Photo: Let's dare to consider a national energy plan for Canada

Canada is rich in resources, technology, and an educated and skilled population. (Credit: PNNL - Pacific Northwest National Laboratory)

By David Suzuki with Faisal Moola

The National Energy Program was implemented by the federal Liberal government in 1980 partly in response to skyrocketing oil prices. When the Conservatives came to power in 1984, they dismantled the divisive plan. Although the program did accomplish some of its goals, reducing foreign ownership of the oil industry as well as our dependence on oil, its most lasting legacy was to entrench a great divide between the oil-rich west and the federal government.

Since then, no one has dared to even mention the idea of an energy strategy for Canada. Canada is now one of the only developed nations without a coordinated energy plan. That doesn't bode well for us in light of the numerous energy challenges we face. We have no countrywide energy transmission system, and many communities, including four of our capital cities, are not connected to the continental energy grid. Some provinces have stronger ties to U.S. energy systems than to those of neighbouring provinces, and jurisdiction over energy matters is tangled up between the federal and provincial governments.

Canada is rich in resources, technology, and an educated and skilled population. But if we continue to rely too heavily on products such as coal and oil to fuel our energy systems and our economy, we risk being left behind in the emerging clean-energy economy. Our current use of fossil fuels pollutes the air, water, and land, which affects all Canadians. It also contributes to climate change, which threatens all life on the planet. And although we have substantial reserves of oil, coal, and uranium, some resources are becoming increasingly difficult and dangerous to extract, and they won't last forever.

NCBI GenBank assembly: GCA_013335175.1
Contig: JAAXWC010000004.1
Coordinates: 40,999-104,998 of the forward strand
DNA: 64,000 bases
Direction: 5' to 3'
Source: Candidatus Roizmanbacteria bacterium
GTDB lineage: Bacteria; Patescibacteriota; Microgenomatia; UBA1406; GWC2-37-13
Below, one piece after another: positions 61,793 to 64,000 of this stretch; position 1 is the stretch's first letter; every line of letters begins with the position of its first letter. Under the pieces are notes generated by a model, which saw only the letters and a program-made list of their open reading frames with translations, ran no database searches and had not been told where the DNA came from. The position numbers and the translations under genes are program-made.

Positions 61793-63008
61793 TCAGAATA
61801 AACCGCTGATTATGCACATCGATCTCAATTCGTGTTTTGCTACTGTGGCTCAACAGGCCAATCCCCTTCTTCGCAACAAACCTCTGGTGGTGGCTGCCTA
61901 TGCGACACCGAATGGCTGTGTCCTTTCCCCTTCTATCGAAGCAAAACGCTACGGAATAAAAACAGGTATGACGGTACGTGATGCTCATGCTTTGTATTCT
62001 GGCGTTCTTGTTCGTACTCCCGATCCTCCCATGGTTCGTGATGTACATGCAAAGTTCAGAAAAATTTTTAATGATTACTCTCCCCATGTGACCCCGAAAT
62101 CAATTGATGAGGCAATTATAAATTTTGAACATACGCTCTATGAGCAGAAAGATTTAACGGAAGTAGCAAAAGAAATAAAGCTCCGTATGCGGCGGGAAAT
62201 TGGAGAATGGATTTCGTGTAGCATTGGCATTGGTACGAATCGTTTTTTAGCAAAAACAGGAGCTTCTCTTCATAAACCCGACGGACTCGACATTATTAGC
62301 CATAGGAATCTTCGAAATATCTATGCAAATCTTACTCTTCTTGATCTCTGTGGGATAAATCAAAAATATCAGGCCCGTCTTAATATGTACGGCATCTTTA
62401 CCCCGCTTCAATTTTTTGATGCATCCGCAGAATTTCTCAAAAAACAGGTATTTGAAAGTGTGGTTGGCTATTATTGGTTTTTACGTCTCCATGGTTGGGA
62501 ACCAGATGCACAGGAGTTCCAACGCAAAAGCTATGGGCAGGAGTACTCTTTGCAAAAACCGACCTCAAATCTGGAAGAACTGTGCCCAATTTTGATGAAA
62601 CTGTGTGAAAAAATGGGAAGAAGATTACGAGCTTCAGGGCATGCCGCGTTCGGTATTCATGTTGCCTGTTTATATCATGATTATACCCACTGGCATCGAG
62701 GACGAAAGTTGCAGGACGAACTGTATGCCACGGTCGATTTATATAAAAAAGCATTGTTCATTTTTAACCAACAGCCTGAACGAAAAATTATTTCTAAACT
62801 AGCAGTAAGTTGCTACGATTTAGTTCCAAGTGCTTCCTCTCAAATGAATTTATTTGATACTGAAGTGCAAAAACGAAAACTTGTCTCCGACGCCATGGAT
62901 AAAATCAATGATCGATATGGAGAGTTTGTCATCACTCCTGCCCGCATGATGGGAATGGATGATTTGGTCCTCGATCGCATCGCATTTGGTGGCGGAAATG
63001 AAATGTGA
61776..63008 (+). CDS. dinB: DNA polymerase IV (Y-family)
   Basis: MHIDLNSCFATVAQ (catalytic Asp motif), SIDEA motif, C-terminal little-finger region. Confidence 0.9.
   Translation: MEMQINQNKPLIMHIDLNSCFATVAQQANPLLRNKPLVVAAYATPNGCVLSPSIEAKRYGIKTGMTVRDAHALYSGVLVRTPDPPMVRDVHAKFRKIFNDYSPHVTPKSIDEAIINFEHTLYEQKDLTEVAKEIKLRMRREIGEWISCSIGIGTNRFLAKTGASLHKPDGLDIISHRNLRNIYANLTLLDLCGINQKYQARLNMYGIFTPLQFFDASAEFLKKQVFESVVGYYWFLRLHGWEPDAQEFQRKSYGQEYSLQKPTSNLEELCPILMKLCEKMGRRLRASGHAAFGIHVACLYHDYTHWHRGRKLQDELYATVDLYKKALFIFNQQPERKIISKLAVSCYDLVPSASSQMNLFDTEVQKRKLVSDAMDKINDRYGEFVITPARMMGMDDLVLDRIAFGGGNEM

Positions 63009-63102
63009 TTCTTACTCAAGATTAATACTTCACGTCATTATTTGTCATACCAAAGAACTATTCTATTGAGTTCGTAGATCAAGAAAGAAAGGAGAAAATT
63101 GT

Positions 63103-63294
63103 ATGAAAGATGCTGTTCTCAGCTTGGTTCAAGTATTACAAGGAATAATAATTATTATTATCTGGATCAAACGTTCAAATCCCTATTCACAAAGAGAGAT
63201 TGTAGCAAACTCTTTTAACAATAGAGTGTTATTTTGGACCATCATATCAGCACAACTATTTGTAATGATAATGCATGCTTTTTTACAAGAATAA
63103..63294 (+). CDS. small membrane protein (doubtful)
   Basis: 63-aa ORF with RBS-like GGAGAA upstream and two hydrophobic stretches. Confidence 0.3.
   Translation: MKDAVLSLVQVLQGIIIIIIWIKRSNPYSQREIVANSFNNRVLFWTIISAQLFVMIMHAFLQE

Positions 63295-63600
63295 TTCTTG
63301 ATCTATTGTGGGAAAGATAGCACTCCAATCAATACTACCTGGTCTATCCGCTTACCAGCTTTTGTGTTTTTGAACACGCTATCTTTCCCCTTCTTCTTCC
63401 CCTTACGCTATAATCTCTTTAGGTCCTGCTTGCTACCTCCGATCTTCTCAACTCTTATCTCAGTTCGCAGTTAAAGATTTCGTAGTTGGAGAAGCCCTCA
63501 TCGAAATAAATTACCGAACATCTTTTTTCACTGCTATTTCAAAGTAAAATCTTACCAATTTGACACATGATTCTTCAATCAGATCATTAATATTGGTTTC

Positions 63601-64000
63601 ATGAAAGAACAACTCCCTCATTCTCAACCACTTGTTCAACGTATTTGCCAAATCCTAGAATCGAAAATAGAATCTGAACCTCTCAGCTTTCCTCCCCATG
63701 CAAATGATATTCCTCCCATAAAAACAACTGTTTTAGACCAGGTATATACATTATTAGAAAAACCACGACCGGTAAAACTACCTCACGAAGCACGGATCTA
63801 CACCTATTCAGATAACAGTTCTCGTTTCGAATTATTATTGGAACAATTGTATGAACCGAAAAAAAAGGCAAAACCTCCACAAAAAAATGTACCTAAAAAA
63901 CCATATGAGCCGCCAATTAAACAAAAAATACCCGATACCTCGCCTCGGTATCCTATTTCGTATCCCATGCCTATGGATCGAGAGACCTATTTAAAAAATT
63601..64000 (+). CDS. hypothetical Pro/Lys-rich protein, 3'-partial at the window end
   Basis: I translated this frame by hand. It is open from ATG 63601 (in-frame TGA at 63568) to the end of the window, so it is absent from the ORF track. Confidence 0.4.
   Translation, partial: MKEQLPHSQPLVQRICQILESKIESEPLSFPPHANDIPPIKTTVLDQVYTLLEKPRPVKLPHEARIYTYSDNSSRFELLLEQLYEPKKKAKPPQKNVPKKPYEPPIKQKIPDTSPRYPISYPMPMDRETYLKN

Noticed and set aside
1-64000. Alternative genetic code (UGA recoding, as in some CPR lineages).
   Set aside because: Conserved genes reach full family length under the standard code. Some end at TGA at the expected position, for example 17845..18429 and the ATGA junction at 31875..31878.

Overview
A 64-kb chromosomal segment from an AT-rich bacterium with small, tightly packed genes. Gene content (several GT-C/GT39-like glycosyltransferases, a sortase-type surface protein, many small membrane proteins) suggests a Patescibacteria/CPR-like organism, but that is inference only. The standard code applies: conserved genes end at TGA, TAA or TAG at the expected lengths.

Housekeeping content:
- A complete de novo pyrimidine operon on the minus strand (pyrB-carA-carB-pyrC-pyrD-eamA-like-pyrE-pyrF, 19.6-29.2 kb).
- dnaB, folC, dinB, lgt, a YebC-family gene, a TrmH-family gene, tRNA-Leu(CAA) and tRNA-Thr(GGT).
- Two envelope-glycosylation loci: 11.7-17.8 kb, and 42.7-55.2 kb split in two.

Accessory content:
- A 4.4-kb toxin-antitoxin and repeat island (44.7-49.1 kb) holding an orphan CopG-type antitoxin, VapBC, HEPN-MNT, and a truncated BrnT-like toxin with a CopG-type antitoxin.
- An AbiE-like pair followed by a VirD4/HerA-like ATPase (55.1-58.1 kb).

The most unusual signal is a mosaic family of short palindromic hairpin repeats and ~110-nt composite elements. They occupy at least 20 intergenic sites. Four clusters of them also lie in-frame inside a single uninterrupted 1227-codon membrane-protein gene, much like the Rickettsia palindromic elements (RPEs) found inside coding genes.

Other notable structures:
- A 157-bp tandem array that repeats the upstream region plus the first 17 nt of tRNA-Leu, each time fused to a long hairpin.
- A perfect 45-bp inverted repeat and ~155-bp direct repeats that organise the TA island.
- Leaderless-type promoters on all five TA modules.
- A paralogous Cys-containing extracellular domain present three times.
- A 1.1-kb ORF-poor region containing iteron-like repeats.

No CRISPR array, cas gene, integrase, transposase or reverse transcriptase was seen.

We need solutions. We can't let the failures of the past scare us from planning for the future. On the contrary, we must learn from the past to create an energy plan that benefits all Canadians. And if the federal government doesn't have the stomach for it, it's up to all of us to take the lead.

To get the process going, the David Suzuki Foundation has joined with the Canadian Academy of Engineering and the philanthropic Trottier Family Foundation to explore the possibilities. The Trottier Energy Futures Project will engage a wide range of Canadians over the next five years, from energy experts to citizens, to analyze our current and potential energy sources, systems, and needs and develop a sustainable energy plan for Canada.